, standing in front of a mural in downtown Snoqualmie, holds a T-shirt that supports saving part of the Snoqualmie Falls Lumber Mill, which Weyerhaeuser is in the process of demolishing.
But Harley Brumbaugh
remembers when both structures were at the center of one of the country's largest lumber mills, and the mill town beside it was home to 1,200 people and a thriving timber industry. He
wants to prevent the last remnants of that past from disappearing. Brumbaugh
, 69, is one of a group of preservationists trying to prevent demolition of the smokestack and adjacent powerhouse, which began operating in 1917.Weyerhaeuser, which owns the property, has filed a permit with King County to remove the structures as part of a plan to clear the land.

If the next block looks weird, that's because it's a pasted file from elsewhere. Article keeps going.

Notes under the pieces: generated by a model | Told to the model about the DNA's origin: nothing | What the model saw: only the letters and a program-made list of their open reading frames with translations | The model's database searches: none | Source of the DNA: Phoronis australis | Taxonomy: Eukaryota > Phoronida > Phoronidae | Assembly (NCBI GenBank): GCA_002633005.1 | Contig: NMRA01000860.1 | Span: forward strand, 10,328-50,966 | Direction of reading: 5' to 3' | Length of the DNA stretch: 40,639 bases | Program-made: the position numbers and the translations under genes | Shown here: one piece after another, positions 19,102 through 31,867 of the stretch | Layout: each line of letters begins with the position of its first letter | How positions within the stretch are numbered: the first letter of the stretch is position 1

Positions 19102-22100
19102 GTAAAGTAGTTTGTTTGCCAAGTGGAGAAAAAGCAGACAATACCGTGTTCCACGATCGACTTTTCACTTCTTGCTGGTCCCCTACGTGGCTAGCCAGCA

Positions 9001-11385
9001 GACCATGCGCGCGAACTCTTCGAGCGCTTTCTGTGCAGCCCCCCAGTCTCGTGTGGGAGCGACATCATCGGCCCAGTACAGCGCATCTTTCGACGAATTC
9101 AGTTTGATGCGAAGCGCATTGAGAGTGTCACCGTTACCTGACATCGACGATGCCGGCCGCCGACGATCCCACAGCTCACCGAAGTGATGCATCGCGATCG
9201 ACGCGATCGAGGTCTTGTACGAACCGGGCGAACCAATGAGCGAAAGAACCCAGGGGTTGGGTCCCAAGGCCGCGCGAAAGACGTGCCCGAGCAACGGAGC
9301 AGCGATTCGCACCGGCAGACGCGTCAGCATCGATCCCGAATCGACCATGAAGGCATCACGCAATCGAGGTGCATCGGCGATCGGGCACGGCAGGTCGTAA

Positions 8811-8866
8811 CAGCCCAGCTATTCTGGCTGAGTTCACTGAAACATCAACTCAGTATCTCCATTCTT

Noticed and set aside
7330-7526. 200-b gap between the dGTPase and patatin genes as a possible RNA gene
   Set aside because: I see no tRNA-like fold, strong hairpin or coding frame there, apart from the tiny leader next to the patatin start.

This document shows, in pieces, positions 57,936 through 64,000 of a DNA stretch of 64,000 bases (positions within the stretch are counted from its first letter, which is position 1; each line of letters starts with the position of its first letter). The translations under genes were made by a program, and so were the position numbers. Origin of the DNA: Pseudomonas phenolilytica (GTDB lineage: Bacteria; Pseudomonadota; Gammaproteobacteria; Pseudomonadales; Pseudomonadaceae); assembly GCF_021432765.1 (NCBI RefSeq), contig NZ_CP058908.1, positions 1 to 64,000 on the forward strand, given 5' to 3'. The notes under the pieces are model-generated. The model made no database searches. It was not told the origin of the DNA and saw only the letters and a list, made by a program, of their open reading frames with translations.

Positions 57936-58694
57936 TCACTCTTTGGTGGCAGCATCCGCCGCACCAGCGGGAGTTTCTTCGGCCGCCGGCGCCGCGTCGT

This photo from the collection of Harley Brumbaugh
is a copy of one from the 1930s, he
says, and shows the lumber-mill smokestack he
and others are trying to save.
..."There was so much the mill stood for," said Brumbaugh, a prominent local musician and teacher.
"Most people living in the valley today have no idea the mill town was there, no idea where the school was, the hospital or the mill store," said Brumbaugh